Trump Slams Fed, Mnuchin Plays Down Rout, London Houses: Eco Day
(Bloomberg) -- Good morning, Americas. Here’s the latest news from Bloomberg Economics to get your Thursday started:
- President Donald Trump slammed the Federal Reserve as “going loco” for its interest-rate increases this year in comments hours after the worst U.S. stock market sell-off since February
- The comments prompted central bankers from around the world to jump to Fed’s defense, while global finance chiefs played down the economic risks posed by the biggest U.S. stock sell-off since February, with many, including Treasury Secretary Steven Mnuchin, describing the decline as a long-awaited correction
- London’s house price slump left U.K. values stagnating for a fifth month in September as Brexit concerns and interest rate rises discouraged buyers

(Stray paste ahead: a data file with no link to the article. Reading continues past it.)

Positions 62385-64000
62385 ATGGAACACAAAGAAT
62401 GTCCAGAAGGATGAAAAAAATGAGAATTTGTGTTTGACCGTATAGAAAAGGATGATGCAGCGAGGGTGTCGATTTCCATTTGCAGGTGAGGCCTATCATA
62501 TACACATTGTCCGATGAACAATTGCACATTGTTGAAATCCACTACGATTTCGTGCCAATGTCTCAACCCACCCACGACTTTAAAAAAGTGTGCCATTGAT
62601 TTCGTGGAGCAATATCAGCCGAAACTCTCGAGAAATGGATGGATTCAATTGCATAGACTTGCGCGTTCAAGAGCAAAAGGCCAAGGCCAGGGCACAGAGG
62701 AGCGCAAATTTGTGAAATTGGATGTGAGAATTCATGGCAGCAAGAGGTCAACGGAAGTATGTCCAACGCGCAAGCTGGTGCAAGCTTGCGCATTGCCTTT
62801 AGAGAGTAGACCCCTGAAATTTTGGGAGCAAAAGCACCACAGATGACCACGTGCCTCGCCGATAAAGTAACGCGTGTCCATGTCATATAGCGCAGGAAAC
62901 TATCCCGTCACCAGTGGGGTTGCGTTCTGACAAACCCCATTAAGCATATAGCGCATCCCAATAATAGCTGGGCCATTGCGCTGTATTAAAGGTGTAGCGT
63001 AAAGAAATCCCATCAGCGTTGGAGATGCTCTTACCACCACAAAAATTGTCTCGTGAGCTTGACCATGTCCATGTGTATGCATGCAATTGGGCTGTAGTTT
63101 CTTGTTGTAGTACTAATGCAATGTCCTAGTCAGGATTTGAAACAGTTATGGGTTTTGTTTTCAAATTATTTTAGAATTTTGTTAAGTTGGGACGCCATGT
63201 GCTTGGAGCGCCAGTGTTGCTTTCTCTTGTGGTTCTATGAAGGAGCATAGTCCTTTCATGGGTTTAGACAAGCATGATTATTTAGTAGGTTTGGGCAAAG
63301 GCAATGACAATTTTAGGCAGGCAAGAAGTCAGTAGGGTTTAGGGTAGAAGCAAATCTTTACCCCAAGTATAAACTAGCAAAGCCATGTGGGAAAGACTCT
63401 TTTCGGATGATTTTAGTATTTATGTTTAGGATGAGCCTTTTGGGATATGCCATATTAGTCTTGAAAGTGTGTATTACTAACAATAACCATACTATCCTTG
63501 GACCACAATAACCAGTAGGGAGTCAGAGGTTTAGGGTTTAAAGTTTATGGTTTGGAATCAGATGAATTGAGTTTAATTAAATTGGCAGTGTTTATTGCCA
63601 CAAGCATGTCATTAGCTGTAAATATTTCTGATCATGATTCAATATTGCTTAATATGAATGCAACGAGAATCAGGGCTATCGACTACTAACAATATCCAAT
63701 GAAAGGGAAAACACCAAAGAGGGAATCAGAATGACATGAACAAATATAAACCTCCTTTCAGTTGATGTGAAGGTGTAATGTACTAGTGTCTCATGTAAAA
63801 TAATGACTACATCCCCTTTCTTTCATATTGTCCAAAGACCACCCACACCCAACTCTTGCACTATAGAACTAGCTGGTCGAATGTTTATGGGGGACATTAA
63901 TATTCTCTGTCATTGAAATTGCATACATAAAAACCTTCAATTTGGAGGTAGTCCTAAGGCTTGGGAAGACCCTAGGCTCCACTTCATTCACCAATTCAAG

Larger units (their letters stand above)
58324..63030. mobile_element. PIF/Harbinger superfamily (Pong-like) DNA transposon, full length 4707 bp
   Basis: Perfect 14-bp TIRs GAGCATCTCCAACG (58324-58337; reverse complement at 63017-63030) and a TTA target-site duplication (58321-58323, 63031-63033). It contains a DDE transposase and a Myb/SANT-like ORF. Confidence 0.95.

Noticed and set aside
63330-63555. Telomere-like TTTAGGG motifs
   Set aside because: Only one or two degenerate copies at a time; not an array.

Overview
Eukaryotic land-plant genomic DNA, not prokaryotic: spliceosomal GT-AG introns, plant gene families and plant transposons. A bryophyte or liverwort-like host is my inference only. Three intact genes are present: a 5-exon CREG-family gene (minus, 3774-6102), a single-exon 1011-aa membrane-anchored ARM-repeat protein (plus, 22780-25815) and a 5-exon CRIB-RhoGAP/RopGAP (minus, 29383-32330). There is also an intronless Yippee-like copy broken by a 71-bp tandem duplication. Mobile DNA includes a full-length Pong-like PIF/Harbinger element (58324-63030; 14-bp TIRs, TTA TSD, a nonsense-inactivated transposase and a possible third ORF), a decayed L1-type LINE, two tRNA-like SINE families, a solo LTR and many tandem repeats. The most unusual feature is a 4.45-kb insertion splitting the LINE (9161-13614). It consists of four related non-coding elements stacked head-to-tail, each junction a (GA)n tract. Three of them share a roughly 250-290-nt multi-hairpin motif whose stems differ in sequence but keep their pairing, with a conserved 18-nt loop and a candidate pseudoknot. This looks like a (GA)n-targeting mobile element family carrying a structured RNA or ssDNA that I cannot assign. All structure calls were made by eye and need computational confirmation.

- Meanwhile, the U.K. is overhauling the way it calculates gross domestic product with changes the Office for National Statistics are dubbing the biggest in a generation,
- The U.S. and China are set to use the gathering of the world’s finance chiefs in Bali to marshal support for their respective cases in a trade dispute that shows no sign of ending soon
- Euro-area wage growth is finally accelerating, and that’s not the only factor promising to drive up inflation, according to European Central Bank policy maker Ardo Hansson.
- One way to boost earnings may be to move abroad. That boosts the average worker’s income by $21,000, according to HSBC, with the best-paid staff found in Switzerland, the U.S. and Hong Kong.
- A slumping currency, a brewing inflation crisis and one of the world’s worst-performing stock markets should be enough to focus Philippine President Rodrigo Duterte’s attention on his nation’s economic woes. But he appears more fixed on revenge
- Brazil’s central bank may find the pressure to raise interest rates is weakening as Jair Bolsonaro moves closer to securing the country’s presidency
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